It was a sad day last month when Sparky the dog ran away during his regular outing near Fort Funston. While frolicking off leash with a group of dog buddies, the 11-year-old Australian shepherd got separated from his walker and quickly disappeared into the underbrush.
Sparky was gone in an instant.
Bryan Mason’s 7-year-old son, Hank, was in tears. Mason and Holly Reeves, his fiancee and Sparky’s original owner, decided they were going to go all out.
“Sparky,” Mason wrote in an e-mail, “is family. As I plan to marry Holly, I want her to know what kind of commitment I have to her. As I try to help Hank grow into a man, I want to lead by example. This is what a man does. A man cries, and keeps taping things to light posts until somebody calls.”
So it’s a familiar story: Dog lost, flyers printed up, owners search areas where their pet might be.
But Mason took this dog search to a new level. He used an interactive Google map, a Facebook page, some workers from the personal errand service TaskRabbit, and 6 1/2 gallons of urine. (More about that in a moment.)
The Google map may the best example of the high-tech pet search.
“The map was just trying to keep everything straight,” he said. “Holly would get calls saying, ‘Oh yes, we saw the dog. He was here.’ So I started charting.”
Mason added pins to mark the location and time of each sighting, along with a description of what Sparky was doing, like when he was spotted near the 14th hole of the Olympic Club Golf Course at 10:30 on a Thursday morning.
Mason linked that data to a Facebook page titled Find Sparky Now and offered a $1,000 reward.
He also spent about $80 for a feature he hadn’t heard of, called a “post boost.” That’s a sponsored Facebook post that goes to geo-targeted users. So, in Mason’s case, his “help us look for Sparky” went to Facebook users in Daly City and the surrounding 5-mile area.
“That turned into 13,000 views,” Mason said, “which led to a total of 32,000 views.”
Mason and Reeves also used Facebook posts to organize search parties.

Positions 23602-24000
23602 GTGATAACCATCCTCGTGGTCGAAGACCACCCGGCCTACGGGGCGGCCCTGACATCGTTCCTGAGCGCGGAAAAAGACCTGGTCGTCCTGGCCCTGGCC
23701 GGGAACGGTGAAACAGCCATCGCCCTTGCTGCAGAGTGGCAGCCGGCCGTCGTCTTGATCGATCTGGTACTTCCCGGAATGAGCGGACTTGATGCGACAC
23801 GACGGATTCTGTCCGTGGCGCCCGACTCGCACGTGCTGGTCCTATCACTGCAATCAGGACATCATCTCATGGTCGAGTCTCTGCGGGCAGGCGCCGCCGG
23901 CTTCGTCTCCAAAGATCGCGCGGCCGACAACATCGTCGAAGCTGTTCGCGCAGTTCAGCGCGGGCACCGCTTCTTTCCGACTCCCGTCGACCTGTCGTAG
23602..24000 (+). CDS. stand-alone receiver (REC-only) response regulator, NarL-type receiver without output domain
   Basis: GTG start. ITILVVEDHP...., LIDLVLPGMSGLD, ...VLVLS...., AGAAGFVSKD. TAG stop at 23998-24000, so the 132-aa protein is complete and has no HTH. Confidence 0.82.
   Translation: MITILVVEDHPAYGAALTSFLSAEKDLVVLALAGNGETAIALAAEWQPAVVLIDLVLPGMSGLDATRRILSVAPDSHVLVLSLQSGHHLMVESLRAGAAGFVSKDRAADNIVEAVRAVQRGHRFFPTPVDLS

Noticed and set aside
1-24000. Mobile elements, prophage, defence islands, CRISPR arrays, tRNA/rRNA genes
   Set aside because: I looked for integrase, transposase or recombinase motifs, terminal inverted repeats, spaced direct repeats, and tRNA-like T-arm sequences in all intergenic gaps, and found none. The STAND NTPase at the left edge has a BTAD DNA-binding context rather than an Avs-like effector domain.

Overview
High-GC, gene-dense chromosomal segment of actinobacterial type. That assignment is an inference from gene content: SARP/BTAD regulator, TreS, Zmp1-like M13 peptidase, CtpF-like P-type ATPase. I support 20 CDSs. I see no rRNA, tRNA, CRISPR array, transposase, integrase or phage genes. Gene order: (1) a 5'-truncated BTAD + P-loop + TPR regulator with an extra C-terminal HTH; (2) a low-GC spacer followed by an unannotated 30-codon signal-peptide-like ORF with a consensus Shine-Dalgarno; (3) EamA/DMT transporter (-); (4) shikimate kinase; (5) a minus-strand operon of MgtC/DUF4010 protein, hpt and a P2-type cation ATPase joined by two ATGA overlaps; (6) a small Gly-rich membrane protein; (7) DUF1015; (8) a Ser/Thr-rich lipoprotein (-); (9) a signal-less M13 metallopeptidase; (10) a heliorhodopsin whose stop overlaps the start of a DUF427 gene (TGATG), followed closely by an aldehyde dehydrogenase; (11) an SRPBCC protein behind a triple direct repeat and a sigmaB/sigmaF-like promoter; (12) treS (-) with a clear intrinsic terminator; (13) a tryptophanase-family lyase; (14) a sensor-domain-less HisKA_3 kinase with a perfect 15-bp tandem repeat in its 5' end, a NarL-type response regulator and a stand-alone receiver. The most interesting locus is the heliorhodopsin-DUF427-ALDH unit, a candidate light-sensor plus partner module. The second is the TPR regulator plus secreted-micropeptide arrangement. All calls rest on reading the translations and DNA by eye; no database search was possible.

“We’d say we were all meeting at Fort Funston at 3 p.m.,” Mason said. “And people would always show up. Sometimes people I didn’t even know.”
They also went old school, with 2,500 flyers and 5,000 smaller handbills. But even that had a tech component. To get the word out, Mason went to TaskRabbit, which allows users to hire workers to complete everyday tasks. Mason had his TaskRabbits – at $20 an hour – put up flyers, and in the interest of fairness, hired them again to take down the flyers after Sparky was found.
Unfortunately, after the first four days, the trail went cold. Over the next four days there was still no sign of Sparky. Getting discouraged – particularly when bystanders felt compelled to remind them that dog-killing coyotes were in the area – Reeves and Mason hired a pet tracker.
They were told to collect “a bunch of urine from someone Sparky knows well, dilute it, and create a trail to a safe place.”
Which is how Mason and Reeves ended up with 6 1/2 gallons of urine – “We decided to call it ‘scent,’ ” Mason says – to lay down a 3 1/2-mile trail with squirt bottles.
But before they could create that trail, they were contacted by a woman who had spotted Sparky in her backyard. They rushed over, but he was gone. However, from their Google map tracking, they knew Sparky was most active early in the morning and just before dusk.
Sure enough, that evening he showed up again in the backyard. A search party was formed, and one of the dog walkers spotted him and offered him a treat.
“And Sparky said, ‘Sure,’ ” Mason says.
To thank the volunteers, the family posted a happy hour on Facebook, and more than 15 people showed up.
“Sparky bought all the drinks,” Mason said. “Because he was very grateful.”
He should be, since Mason spent about $1,000 finding him.
In all he was missing for 10 days. But now, after a little extra sleep and several treats, Sparky is delighted to be back home. So now that he’s settled in, is he more cautious when he’s off leash?
“We will never know,” Mason said. “Because he’s never coming off the leash again.”